50 pages 1 hour read

Colson Whitehead

Harlem Shuffle

Fiction | Novel | Adult | Published in 2021

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Themes

Racism in Mid-Century America, and the Limitations of Capitalism to Address It

Racism is ever-present in Harlem Shuffle, to the point where characters struggle to envision a world with equal rights. Despite the civil rights protests which are scattered throughout the book and the awareness of inequality in society, characters like Ray take a pessimistic view of the issue of racism. Ray tends to fantasize about a more successful future, one in which he lives in lavish buildings and provides everything his family could desire. However, these reveries are notable in that they never eliminate racism. He is always living in buildings owned by White landlords, and he is always forced to explain himself to White authority figures. Racism is so prevalent that even the most ambitious characters cannot see a future in which they are not marginalized.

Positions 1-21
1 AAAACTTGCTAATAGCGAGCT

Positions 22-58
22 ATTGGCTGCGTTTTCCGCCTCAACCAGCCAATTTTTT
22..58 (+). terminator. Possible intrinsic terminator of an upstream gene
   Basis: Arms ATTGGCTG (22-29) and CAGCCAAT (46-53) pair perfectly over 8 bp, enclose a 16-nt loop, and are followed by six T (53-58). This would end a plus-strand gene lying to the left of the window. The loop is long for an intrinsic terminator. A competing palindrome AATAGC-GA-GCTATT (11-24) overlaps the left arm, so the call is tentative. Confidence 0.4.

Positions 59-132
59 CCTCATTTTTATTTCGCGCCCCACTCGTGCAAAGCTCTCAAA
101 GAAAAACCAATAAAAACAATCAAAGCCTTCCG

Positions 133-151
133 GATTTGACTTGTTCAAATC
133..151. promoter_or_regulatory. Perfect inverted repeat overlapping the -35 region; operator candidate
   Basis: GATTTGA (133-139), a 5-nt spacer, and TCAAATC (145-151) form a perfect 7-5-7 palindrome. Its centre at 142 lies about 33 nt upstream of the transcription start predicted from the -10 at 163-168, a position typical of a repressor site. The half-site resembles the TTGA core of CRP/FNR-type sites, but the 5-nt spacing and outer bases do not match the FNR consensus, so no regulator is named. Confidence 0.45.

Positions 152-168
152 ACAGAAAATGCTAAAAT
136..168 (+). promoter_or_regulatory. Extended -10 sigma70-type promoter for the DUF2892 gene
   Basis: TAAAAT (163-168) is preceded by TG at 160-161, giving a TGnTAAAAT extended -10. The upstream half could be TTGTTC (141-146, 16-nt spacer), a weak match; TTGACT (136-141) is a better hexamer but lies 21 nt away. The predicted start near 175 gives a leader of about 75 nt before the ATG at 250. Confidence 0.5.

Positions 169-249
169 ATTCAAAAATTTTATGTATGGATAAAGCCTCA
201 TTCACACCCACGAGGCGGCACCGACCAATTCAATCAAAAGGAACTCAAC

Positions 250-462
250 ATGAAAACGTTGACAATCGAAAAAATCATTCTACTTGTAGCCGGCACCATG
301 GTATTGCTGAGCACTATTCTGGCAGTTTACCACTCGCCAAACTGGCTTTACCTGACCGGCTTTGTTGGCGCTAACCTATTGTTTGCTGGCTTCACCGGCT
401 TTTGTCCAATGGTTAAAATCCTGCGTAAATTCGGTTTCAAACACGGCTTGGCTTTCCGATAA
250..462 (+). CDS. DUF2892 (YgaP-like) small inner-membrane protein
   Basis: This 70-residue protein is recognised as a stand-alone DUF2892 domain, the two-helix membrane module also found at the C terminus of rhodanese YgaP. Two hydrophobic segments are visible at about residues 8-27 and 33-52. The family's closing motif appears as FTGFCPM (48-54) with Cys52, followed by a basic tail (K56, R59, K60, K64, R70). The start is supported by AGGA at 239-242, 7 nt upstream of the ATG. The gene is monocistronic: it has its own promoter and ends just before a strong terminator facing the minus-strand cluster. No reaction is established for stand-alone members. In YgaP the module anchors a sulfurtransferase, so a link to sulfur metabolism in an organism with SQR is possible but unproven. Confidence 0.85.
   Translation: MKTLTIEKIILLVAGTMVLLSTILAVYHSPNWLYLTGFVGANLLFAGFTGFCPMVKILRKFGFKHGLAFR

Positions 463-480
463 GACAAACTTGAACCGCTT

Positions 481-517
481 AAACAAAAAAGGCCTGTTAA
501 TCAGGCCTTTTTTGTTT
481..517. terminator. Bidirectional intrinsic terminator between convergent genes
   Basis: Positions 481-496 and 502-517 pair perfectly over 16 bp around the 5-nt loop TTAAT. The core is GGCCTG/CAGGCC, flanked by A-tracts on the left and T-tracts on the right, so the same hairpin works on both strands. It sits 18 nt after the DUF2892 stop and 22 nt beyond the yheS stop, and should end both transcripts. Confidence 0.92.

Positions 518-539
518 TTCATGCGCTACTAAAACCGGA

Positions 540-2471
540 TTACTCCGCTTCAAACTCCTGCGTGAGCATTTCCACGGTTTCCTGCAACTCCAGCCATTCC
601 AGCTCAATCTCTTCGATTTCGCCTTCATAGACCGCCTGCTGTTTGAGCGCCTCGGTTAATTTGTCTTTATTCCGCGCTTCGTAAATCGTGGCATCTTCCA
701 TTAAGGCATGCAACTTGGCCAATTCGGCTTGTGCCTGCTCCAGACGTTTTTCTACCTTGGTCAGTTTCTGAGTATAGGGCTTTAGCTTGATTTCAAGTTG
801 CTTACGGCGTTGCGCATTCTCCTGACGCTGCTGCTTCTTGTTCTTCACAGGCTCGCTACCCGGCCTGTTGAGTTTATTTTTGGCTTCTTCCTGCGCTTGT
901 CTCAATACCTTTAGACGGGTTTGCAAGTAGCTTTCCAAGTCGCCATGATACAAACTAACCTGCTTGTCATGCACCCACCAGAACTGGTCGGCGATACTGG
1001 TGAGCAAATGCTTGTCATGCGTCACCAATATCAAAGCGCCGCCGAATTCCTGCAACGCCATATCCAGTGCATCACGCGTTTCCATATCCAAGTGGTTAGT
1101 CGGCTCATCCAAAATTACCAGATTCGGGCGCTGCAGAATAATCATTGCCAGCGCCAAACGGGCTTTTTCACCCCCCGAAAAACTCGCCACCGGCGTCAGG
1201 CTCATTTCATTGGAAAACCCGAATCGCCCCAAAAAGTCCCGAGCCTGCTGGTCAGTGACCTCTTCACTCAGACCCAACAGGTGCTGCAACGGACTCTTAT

In the novel’s depiction of Harlem, racism is a more nuanced issue than simply Black versus White. While the African American characters are oppressed by White society, there are divisions and fractures within the Black community based on skin color. The Dumas Club is renowned for only admitting light-skinned African American men, meaning that Ray is doubtful about his chances of becoming a member. Likewise, the dark color of Ray’s skin is an issue for his in-laws, who hope that his children inherit Elizabeth’s lighter skin.

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